This year’s Gartner Security & Risk Management Summit strongly reaffirmed the pivotal role that network firewall infrastructure will continue to play, both today and in the immediate future.
While the annual analyst conference advanced an array of forward-looking concepts and methodologies, with the central theme of maturing best practices to support evolving digital business initiatives, the firewall’s role as a foundational element of security management schemes was unequivocally reinforced.
Tracking closely with the findings of FireMon’s State of the Firewall 2014 Report, Gartner analysts underlined importance of firewall infrastructure in stemming the current tide of breach incidents and grappling with further adoption of emerging networking models.
For starters, the market for firewalls remains the single largest area of IT security spending and only continues to expand. As Analyst Adam Hils highlighted in his overview of the 2015 Gartner Magic Quadrant for Enterprise Network Firewalls, the market reached $9 billion in 2014, a 9.5 percent annual increase; spending is slated to reach $10.5 billion in 2015, representing 10 percent annual growth.
Driven by a consistent five-year tech refresh cycle and adoption of more expensive next-generation firewall (NGFW) devices, Gartner expects the market to expand by 10 percent annually through at least 2017.
For the record, Hils and his colleague Greg Young, Gartner’s longtime network security czar, predict the “next-generation” moniker will fade, replaced by “enterprise firewall” as organizations shift toward ubiquitous adoption of devices that integrate IDS and malware sandboxing.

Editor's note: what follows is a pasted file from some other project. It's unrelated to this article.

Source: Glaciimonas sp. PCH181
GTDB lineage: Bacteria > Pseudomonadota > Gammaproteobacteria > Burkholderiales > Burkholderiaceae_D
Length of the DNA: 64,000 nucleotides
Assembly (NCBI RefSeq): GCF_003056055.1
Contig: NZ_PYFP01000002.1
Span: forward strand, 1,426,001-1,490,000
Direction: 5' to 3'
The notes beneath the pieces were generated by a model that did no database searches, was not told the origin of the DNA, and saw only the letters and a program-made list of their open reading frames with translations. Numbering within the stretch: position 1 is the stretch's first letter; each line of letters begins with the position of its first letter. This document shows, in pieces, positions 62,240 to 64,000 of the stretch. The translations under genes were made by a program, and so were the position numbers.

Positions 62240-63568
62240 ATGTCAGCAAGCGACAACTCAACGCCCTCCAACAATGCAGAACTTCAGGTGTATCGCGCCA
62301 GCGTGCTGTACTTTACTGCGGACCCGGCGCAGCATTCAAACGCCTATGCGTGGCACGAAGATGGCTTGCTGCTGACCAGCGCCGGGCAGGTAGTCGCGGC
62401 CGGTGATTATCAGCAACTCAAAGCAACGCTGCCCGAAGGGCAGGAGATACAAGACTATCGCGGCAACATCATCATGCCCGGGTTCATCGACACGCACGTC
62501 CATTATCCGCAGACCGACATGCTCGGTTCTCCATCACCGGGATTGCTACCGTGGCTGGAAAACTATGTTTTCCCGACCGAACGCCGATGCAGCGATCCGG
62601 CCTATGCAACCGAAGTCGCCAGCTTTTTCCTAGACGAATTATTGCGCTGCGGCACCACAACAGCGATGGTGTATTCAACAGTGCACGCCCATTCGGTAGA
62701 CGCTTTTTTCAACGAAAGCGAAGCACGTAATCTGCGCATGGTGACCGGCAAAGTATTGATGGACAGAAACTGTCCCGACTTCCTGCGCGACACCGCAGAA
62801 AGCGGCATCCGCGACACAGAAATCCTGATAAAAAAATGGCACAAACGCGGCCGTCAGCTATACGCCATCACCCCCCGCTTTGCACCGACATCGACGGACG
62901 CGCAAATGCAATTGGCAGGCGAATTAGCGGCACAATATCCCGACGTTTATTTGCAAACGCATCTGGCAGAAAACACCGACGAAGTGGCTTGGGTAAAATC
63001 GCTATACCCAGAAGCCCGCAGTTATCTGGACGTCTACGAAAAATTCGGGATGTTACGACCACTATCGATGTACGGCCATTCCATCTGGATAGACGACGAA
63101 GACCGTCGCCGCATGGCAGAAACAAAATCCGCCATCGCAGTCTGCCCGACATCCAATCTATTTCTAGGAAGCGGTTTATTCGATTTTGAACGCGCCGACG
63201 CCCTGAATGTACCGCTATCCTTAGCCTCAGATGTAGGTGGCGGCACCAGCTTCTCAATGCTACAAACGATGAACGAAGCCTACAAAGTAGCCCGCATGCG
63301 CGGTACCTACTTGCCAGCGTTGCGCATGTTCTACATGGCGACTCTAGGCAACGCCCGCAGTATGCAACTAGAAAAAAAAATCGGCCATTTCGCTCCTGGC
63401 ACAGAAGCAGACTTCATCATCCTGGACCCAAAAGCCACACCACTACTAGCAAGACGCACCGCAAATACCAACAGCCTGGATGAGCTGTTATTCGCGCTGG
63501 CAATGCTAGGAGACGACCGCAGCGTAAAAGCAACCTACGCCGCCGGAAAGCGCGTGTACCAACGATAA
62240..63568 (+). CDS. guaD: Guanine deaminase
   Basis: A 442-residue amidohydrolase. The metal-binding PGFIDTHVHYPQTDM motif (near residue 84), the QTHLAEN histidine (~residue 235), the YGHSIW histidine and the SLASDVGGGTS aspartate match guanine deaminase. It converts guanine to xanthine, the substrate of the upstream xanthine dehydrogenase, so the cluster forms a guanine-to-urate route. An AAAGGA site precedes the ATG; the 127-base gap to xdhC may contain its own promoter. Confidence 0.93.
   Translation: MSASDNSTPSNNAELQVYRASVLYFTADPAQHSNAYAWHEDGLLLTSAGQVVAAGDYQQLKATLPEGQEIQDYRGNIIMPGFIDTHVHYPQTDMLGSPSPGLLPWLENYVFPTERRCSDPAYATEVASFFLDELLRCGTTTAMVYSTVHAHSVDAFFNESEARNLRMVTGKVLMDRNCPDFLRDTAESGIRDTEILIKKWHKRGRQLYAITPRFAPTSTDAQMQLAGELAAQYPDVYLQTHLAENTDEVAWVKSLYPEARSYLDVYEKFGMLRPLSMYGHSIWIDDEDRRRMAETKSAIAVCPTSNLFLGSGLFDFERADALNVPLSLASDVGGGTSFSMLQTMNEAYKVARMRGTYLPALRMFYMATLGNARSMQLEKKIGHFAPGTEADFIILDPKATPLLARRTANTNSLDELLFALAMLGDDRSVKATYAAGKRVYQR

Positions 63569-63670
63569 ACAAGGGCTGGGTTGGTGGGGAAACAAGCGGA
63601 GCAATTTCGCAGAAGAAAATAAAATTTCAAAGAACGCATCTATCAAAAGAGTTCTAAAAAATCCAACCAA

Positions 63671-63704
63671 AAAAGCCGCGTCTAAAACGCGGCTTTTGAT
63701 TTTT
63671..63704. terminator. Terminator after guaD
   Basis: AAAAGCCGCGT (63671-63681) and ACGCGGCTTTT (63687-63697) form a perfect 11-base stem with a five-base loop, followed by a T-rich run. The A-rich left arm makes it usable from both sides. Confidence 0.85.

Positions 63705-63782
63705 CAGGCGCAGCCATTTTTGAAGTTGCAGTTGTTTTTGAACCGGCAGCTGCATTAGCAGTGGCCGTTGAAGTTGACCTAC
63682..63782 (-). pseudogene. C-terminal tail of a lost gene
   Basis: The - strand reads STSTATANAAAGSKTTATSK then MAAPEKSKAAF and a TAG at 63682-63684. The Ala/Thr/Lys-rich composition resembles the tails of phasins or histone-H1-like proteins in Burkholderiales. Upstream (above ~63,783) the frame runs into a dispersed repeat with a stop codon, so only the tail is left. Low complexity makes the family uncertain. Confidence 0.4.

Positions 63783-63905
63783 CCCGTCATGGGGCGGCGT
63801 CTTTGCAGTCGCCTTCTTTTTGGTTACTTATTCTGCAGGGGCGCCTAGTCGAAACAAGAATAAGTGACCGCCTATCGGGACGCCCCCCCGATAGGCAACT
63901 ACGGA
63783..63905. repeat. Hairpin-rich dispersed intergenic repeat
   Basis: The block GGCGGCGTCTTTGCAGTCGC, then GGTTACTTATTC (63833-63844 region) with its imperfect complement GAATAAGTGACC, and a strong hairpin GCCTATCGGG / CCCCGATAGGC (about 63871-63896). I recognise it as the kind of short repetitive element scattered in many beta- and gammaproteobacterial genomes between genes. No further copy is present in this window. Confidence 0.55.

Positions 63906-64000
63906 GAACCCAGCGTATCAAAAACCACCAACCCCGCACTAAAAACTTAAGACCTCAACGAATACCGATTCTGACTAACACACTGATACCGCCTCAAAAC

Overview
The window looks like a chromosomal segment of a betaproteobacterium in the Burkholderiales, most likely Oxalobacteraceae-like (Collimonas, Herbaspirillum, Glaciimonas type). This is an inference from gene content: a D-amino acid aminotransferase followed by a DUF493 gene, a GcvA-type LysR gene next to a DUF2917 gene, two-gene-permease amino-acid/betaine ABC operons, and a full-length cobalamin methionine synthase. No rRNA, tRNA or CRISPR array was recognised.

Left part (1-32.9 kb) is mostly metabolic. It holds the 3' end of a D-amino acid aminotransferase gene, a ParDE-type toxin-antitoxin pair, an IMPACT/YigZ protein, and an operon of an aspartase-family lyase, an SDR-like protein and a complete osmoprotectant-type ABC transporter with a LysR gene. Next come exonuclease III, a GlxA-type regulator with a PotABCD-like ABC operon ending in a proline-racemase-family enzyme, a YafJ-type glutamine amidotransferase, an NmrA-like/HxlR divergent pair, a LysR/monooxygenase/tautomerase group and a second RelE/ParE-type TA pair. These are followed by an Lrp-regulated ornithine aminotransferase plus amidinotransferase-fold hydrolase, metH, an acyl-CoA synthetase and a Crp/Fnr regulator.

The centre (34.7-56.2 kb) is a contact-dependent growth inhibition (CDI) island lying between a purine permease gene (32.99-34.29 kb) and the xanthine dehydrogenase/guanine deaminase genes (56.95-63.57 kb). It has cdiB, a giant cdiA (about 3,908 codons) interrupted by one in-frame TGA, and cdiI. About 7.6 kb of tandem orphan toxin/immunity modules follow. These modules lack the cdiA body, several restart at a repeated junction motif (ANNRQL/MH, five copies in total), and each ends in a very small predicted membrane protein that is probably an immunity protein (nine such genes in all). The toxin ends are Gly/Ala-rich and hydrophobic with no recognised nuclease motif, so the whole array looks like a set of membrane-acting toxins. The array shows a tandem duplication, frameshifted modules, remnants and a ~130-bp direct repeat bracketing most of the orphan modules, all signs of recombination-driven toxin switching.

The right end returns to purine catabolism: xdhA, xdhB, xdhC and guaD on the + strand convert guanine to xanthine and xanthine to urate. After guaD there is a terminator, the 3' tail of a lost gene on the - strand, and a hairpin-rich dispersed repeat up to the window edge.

In their forward-looking “Network Security 2020” predictions, the two experts forecast that firewalls will remain critical even as the hotly discussed market for cloud access security brokers (CASBs) evolves. In fact, the analysts said such providers will not replace the need for firewall systems, but that the respective technologies are more likely to integrate.
The Gartner firewall “MQ” also contends that despite the rapid uptake of virtual and cloud platforms, virtual firewalls won’t exceed 10 percent of the overall market by 2018. This further reinforces the State of the Firewall’s finding that existing firewall infrastructure will not be quickly rendered less important by these emerging paradigms.
Beyond the presentations specific to network security, longtime Gartner analyst Neil MacDonald touted the need for more advanced monitoring and analytics capabilities to find their way into the “core” of next-generation security platforms in his annual review of Gartner’s emerging Adaptive Security Architecture model – a framework of processes and technologies conceived to help ward off advanced attacks. Such capabilities will help organizations move beyond existing siloes of security management data to gain a more effective, actionable IT risk management approach, MacDonald said.
That certainly jibes with our perspective here at FireMon, as we evolve our own solutions capabilities along those very lines to both amplify and extend the existing features found in the NGFW devices with which we integrate today.
Having attended the Gartner Summit many years now, it’s fascinating to see how quickly some areas of IT security evolve, while many of the larger issues – such as finding a way to cut through the avalanche of data to better empower business – always remain the same.
Both in listening to the experts and connecting with security practitioners on the expo floor, one takeaway was clear – the need to improve and advance management of network security infrastructure, specifically firewalls, remains as important as ever.